Out now the February Issue of The Sticks digital magazine

Page 18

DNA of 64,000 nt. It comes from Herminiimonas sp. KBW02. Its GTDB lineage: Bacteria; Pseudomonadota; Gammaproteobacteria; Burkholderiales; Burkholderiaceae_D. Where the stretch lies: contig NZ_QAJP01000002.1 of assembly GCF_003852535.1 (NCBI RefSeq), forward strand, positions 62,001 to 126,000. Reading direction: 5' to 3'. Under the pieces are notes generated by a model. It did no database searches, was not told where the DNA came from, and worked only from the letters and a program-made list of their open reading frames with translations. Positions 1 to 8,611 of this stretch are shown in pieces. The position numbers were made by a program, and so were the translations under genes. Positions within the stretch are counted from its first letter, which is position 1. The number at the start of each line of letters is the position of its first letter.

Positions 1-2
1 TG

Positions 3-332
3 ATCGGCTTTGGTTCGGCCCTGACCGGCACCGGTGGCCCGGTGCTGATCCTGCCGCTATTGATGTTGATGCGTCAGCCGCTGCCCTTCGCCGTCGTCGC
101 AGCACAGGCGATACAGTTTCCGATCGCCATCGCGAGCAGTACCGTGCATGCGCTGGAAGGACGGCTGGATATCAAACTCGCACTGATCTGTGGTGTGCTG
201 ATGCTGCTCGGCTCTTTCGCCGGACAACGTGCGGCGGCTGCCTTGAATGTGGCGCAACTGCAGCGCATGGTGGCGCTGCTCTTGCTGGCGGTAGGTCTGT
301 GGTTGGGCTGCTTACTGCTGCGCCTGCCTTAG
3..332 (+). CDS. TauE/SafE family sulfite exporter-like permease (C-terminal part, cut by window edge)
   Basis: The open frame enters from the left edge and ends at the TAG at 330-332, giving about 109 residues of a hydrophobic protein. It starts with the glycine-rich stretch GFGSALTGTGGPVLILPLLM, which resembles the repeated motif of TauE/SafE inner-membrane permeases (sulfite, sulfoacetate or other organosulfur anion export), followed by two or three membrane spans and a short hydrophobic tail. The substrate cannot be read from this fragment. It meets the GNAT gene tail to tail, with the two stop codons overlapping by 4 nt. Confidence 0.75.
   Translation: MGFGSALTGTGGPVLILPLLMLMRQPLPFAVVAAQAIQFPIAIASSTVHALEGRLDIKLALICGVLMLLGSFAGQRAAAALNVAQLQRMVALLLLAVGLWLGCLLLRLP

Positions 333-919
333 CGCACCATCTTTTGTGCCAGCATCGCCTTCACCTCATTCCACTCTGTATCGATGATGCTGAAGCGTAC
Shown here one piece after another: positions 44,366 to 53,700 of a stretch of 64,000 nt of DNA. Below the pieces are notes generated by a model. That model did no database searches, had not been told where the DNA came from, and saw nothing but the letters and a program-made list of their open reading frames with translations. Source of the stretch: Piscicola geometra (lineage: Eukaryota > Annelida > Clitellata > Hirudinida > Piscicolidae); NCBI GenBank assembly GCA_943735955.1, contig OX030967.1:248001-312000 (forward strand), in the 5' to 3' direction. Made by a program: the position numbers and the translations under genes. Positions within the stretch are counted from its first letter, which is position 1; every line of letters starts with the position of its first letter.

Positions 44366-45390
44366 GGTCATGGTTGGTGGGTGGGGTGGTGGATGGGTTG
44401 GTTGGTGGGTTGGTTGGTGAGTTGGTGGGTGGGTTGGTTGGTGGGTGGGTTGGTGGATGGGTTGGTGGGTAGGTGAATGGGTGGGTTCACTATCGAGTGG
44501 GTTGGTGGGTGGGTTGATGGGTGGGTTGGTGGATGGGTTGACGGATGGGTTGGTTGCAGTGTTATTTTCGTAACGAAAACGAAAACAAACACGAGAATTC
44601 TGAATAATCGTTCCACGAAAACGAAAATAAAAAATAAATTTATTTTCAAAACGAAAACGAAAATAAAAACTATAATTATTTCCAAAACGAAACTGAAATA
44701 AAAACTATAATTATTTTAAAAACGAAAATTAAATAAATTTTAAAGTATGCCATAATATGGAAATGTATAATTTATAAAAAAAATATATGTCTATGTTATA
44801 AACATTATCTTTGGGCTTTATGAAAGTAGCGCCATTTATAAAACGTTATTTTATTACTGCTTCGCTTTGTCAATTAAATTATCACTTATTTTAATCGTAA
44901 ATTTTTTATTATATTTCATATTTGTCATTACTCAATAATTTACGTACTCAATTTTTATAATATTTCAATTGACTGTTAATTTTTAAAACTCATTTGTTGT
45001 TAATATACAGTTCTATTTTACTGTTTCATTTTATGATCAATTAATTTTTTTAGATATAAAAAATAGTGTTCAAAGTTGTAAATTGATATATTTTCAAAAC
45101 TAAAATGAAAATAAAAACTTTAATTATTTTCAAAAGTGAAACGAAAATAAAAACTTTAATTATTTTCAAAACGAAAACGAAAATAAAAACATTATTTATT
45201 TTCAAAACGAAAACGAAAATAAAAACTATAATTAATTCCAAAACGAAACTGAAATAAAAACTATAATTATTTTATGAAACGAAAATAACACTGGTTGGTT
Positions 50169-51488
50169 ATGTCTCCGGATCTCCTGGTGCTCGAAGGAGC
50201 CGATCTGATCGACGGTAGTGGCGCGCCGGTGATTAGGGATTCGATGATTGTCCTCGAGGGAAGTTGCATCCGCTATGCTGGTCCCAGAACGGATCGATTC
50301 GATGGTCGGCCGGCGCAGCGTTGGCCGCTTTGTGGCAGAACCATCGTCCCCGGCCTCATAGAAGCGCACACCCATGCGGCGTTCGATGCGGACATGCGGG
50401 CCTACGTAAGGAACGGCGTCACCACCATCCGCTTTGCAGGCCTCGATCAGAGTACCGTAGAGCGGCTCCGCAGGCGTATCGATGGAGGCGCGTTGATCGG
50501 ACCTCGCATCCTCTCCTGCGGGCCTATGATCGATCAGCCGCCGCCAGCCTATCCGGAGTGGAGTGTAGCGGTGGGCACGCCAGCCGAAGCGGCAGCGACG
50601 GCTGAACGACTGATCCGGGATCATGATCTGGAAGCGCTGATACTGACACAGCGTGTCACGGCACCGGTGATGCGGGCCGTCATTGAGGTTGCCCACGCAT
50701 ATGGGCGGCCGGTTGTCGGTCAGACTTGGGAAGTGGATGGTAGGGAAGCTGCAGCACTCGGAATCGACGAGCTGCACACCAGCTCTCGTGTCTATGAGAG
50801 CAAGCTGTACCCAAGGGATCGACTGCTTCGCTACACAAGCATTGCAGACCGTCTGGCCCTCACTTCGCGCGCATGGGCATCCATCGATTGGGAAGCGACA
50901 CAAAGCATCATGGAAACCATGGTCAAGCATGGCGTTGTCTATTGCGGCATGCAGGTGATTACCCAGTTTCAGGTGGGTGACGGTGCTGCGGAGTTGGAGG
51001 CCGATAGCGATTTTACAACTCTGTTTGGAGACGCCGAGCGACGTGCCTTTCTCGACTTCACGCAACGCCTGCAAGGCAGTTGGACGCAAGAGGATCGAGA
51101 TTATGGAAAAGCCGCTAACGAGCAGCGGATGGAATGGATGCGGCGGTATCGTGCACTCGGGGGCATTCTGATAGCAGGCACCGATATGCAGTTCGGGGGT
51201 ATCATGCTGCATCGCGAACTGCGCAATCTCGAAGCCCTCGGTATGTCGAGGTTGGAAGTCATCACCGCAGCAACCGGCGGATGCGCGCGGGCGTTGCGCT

Family Fortunes The Pleasures and Perils of Passing The Baton Family relationships are a minefield for many, littered with loyalties and expectations, assumptions, betrayal and disappointment. Now compound the challenges by imagining working with your parents, children or your spouse and you have a recipe for some interesting life experiences. How can you turn this potential for pitfalls into something akin to pride and joy? As someone who has worked with my parents, my children and my husband, (not all at the same time) and who has a keen ear for the experiences of others who run family businesses, here’s some points to consider. The most difficult thing many find is open and empathetic communication. Inadvertently copying the parent and child styles of dialogue can create an imbalance. Once suitable for directing the lives of your children, it becomes an issue when that ‘commanding’ manner lingers into adulthood. Parents think they know best. And perhaps they do, but like any workplace relationship, you have to respect the other person’s choice to make decisions and act independently. If you are lucky they will consult but they will soon stop if they get told what to do. Better if they learn from an open conversation about the pros and cons of decisions they need to make. Trying to create opportunities to ask the other generation for their input and opinions on non-critical matters helps them learn about considering different viewpoints and the more experience party can use these discussions to share vital experience they have gained. A sole trader who has grown their business from scratch, into one which supports two or more members of the family and perhaps some non-family staff is likely to be used to doing things their way, unquestioned. This can raise significant issues when the next generation want to make their stamp on a business. The inevitable feelings of redundancy from the original kingpin will surface as they see their ‘baby’ (in this case the business!) taken away from them. A careful and sensitive approach from the emerging offspring is necessary to mitigate this issue. Involve the original founder with some strategic areas you know are of personal interest to them and try to incorporate their input to make them feel valued and respected. Handing over the business should ideally be done over a two or three year period. It’s taken the original boss years to get their experience and insight and it’s unreasonable to expect the next generation to know everything overnight. Patience and respect need to be continually revisited. Working out a plan together for sharing the knowledge on the key roles and responsibilities is critical to sustained and consistent success. Some of it can be gained from the parent and other areas would be best found outside the business to give the new director external perspective and most importantly, new ideas with which to take the business forward. 18